On the eve of the Business Travel Show and Travel Technology Europe, David Stevenson considers the fortunes of two companies operating in the sectors
I want to turn the spotlight on two very different travel industry specialists, digital travel outfit Travelzoo and business travel veteran Hogg Robinson Group (HRG), both of which have faced their share of challenges over the last few years.
Recent numbers from both suggest business is improving, but once one digs beneath the surface we encounter the same challenges. The travel sector is becoming an increasingly difficult space to make money.
Let’s start with the most-established and certainly most-profitable of the duo, Hogg Robinson.
Obviously, this isn’t purely a travel business as it also boasts units that take care of expense and data management.
But its core expertise is business travel, centred on a fee-based model. In recent years, revenues haven’t really advanced very much and profits seem stuck within a holding pattern around £30 million at the pre-tax level.
In mid-February Hogg Robinson confirmed it’s on course to meet current-year earnings expectations. In the four months to January, constant currency revenue was flat in broadly unchanged conditions.
But I would suggest these slightly boring numbers are no mean feat when you consider this is a sector that was supposed to be on the verge of destructive disintermediation.
The idea was that digital disruption would attack the most-reliable and profitable bit of travel spend – corporate travel – and destroy legacy businesses such as Hogg Robinson.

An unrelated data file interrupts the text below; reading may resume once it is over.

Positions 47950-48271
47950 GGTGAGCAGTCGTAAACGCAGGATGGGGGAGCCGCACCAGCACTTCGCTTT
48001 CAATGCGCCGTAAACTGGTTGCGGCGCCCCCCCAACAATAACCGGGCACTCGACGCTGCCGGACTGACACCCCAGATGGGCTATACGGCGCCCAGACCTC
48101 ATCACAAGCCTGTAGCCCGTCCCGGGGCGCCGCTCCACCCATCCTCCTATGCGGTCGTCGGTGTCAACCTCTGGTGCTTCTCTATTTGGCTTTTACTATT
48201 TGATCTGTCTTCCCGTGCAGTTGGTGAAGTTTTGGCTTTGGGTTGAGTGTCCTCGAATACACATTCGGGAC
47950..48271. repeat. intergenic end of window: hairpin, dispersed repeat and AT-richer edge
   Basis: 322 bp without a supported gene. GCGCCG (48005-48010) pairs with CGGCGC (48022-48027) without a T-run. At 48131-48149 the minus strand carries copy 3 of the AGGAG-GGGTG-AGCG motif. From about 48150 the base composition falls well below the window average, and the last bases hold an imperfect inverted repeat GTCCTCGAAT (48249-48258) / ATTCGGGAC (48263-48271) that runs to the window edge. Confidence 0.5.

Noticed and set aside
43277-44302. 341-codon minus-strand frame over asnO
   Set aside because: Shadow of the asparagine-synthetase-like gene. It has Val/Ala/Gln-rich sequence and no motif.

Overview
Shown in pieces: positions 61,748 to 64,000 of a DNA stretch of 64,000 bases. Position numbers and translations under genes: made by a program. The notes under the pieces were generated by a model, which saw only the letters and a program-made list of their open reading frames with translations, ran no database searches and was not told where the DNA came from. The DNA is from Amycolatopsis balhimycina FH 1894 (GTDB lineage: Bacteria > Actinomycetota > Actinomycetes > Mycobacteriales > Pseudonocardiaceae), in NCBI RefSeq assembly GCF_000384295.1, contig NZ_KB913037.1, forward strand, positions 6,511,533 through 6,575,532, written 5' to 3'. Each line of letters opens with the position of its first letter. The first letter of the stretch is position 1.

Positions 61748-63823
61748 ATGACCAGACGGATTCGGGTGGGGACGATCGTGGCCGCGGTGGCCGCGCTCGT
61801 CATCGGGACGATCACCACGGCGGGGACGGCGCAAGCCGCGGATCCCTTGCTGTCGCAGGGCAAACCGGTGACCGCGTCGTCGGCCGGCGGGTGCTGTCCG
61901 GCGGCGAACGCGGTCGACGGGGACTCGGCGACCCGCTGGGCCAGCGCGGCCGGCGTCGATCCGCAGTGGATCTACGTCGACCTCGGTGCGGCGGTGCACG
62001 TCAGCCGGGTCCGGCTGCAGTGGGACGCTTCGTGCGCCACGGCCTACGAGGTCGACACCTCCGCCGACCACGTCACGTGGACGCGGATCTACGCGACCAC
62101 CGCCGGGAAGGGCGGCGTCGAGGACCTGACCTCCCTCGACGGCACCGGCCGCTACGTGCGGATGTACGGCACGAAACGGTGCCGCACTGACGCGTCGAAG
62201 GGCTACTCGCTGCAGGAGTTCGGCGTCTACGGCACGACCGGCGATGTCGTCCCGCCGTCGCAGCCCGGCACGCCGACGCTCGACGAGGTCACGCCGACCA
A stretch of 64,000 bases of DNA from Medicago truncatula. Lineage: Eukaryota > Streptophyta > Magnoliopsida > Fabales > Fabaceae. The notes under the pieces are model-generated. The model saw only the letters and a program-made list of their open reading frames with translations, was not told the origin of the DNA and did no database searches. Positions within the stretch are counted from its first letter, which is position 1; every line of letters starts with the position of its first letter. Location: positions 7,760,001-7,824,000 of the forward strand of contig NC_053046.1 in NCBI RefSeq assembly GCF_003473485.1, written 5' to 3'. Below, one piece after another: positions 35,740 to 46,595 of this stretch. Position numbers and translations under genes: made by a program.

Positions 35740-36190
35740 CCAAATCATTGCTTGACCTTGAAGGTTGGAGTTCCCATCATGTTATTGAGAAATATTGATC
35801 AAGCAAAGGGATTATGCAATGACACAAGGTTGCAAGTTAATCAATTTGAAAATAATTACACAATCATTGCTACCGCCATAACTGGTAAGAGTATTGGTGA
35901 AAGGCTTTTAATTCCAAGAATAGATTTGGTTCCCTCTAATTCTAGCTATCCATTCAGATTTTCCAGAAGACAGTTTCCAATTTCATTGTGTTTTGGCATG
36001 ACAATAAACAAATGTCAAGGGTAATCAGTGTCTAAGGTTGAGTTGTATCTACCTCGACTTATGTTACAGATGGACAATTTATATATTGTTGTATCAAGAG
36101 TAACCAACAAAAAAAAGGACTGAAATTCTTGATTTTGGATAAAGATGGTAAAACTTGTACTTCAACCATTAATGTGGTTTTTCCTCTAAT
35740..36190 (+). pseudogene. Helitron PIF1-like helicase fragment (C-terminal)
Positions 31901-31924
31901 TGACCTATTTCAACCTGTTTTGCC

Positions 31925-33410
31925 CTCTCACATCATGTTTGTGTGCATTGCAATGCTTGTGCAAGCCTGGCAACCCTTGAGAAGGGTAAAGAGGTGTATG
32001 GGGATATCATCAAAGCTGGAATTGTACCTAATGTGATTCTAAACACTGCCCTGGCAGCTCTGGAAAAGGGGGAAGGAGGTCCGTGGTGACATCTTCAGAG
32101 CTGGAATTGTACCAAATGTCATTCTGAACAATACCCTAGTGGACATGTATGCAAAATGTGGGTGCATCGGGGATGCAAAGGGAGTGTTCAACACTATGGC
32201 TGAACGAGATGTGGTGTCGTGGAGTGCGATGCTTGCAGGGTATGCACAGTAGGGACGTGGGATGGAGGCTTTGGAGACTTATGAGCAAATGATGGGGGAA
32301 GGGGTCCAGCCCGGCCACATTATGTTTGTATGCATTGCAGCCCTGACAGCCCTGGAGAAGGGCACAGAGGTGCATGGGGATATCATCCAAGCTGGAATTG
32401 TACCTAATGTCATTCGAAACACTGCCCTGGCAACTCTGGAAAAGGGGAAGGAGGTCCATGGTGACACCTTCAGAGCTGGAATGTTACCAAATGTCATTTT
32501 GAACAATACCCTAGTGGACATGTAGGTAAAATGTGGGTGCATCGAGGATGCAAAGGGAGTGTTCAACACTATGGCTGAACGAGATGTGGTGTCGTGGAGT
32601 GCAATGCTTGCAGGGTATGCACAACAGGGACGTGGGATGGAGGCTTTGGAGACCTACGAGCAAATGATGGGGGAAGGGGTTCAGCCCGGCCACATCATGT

Well, it hasn’t happened and, if anything, the business travel specialist shows why legacy brands sometimes have the greatest strength in digital.
It has simply used all that disruptive technology and adapted it for its own use via its Fraedom solution – I’m guessing more than 50% of business is now done via self-booking by clients.
Given a choice it seems that most corporates don’t want the hassle of never-ending choice. They want streamlined solutions.
But that smart adaptation has probably also had the side effect of crimping aggressive sales growth, thus Hogg Robinson seems stuck in a holding pattern.
It is solidly profitable with net margins just a tad under 10% and it’s pulling in solid cash inflows which are helping to drag net debt levels under £60 million against a market capitalisation of over £220 million. The dividend yield also looks secure and well covered at around 3.4%.
The other key weakness for Hogg Robinson is much the most interesting and hinted at in the recent numbers – slow growth in business travel.
As a business, the outfit is certainly faring better than its nearest rival Carlson Wagonlit which recently announced “a continued challenging climate”, with 2015 volumes down 11% and transactions down 1%. The big story here is fascinating and talks to a much more-important global trend.
The main pick up in the developed world economy has been in the Anglo Saxon economies and Northern Europe to a lesser degree.
These markets have been pushed ahead by rising asset prices (houses), lower interest rates and surging consumer spending.
But corporates are evidently still keeping a tight control of cash flows and spending, with travel near the top of those items highlighted for continued cost cutting.
We can see evidence for this parsimonious spending across the corporate spectrum, with ccapital expenditure fairly subdued.
The US and UK economies have, in effect, become too dependent on consumer spending. That is good news for the consumer travel giants, but potentially bad news at a later date when those clients start to exhaust their savings.
At Travelzoo we can see a very different dynamic at work. Travelzoo was supposed to be one of those businesses that wouldn’t stay independent.
The logic was that the disruption would come from largescale OTAs which would wipe out every one of their competitors. Again, this hasn’t happened.